By Dr. Suleiman Walhad
April 21, 2022
About a month ago Jerome H. Powell of the Federal Reserve said on Restoring Price Stability, “we are committed to restoring price stability while preserving a strong labor market”. The Chairman noted that they are fully aware of the hardships on the way, despite strength of the labor market. He further noted that inflationary tendencies on the way or already underway would cause or impose significant hardships and especially for those least able to withstand higher prices of essentials like food, housing and transportation. Jerome H. Powell was talking about his country where inflation is running high and the same goes for countries in Europe and everywhere else.
The ongoing European conflict and the deep and dangerous effects it has on the rest of world is obvious to all those leaders of countries who are concerned about their people and countries and the same should be the same for the Horn of African States. The price rises and inflation that is now a feature of the economic situation of each country would not spare the Horn of Africa States and it is high time the members of the region addressed those important matters that would enable its populace to survive the harsh times ahead. Food security is essential. There is already an existing drought and famine in the region, and the prices of imports of both food and other goods would go even higher. Some items might not even be available in the markets. Price of energy, now an almost essential item will further rise and the need for cheaper resources would be as essential as it can be. There is where the GERD is important for the region for each region would almost be isolated without seeking to be isolated.
There will be countries that would not be able to pay for their debts such as happened in Sri Lanka or Lebanon. Many countries would become bankrupt as the inflationary tendencies coming from the United States spreads and as the European conflict continues. The picture remains bleak! The United States registered only last month its highest inflationary rate at some 8.5%, the biggest in over some forty something years and the same went for the United Kingdom which also recently published inflation at 7%, the highest in over 30 years. Many central banks, like those of the UK, New Zealand, Japan, South Korea, Canada, the United States, and others all increased their prime interest rates over the past month, and this is not the end of the story. The coming month of May 2022 is expected to bring forth further price rises.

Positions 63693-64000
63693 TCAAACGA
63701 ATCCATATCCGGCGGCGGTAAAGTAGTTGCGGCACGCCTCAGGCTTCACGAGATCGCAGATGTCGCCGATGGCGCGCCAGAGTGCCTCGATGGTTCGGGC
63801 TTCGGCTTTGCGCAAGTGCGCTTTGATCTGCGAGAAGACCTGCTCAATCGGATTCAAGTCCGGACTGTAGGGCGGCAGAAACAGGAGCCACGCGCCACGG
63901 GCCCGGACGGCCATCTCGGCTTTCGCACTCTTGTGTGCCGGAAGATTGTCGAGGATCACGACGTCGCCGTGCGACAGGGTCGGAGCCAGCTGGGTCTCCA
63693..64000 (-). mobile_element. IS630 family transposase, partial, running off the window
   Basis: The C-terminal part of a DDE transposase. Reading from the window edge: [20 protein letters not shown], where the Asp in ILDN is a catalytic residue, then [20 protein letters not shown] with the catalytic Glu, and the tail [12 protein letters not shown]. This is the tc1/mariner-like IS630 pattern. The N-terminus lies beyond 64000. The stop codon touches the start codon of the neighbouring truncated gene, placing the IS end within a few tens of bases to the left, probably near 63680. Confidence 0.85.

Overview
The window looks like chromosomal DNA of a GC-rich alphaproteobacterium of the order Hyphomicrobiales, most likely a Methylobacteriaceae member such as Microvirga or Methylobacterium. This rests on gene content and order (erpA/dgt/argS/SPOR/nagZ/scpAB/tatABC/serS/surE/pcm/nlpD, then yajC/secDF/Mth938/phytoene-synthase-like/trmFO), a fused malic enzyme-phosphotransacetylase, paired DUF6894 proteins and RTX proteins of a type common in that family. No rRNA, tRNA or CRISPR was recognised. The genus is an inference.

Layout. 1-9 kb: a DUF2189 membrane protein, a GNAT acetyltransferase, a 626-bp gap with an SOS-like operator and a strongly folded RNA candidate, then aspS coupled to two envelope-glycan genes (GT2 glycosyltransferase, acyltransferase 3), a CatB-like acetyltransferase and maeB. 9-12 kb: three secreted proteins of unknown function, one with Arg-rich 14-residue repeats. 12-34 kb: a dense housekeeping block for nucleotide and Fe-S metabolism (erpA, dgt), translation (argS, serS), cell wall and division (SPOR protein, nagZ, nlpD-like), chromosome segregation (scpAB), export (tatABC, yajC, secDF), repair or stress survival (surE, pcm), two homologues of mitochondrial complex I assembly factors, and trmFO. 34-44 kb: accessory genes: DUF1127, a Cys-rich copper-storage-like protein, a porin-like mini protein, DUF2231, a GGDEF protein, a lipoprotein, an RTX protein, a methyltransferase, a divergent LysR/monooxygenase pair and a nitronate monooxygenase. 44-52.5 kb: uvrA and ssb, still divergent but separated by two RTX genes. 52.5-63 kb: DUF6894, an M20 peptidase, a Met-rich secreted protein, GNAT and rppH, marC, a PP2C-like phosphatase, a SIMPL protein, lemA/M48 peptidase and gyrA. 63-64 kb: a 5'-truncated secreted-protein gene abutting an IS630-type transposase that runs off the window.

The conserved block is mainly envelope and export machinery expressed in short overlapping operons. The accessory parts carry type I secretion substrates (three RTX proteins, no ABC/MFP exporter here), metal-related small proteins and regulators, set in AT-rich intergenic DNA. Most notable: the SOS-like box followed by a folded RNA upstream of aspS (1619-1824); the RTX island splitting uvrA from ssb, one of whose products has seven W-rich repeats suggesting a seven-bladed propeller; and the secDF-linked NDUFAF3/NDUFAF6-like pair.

The coming period is not going to be easy and the countries of the Horn of Africa States and even its people need to heed. The economy of the world is tied to the United States of America and what happens there definitely affects everyone else. The first thing we should all know is the United States Dollar is the currency of the world. It is used for paying, purchasing, selling of all kinds of goods and services in the world and every other currency is tied to the USA dollar, one way or the other. Many central banks of the world and in fact the majority, keep their hard currency reserves in this currency. It is how they pay for their imports and essential commitments to the rest of the world.
In some countries, it is already used as a local currency. We should not look far. Go to Mogadishu or Hargeisa and you would be surprised how the economy has become almost dollarized for reasons beyond the purpose and scope of this article. The American dollar or just the dollar as we generally call the United States Dollar, is essentially the currency of the world. Every country was expected to use it until the Bretton Woods Agreement came to an end in the 1970s. The Bretton Woods Agreement is so named as it was signed in Bretton Woods, New Hampshire, United States by delegates of 44 countries of the United Nations attending in July 1944 “The United Nations Monetary and Financial Conference”.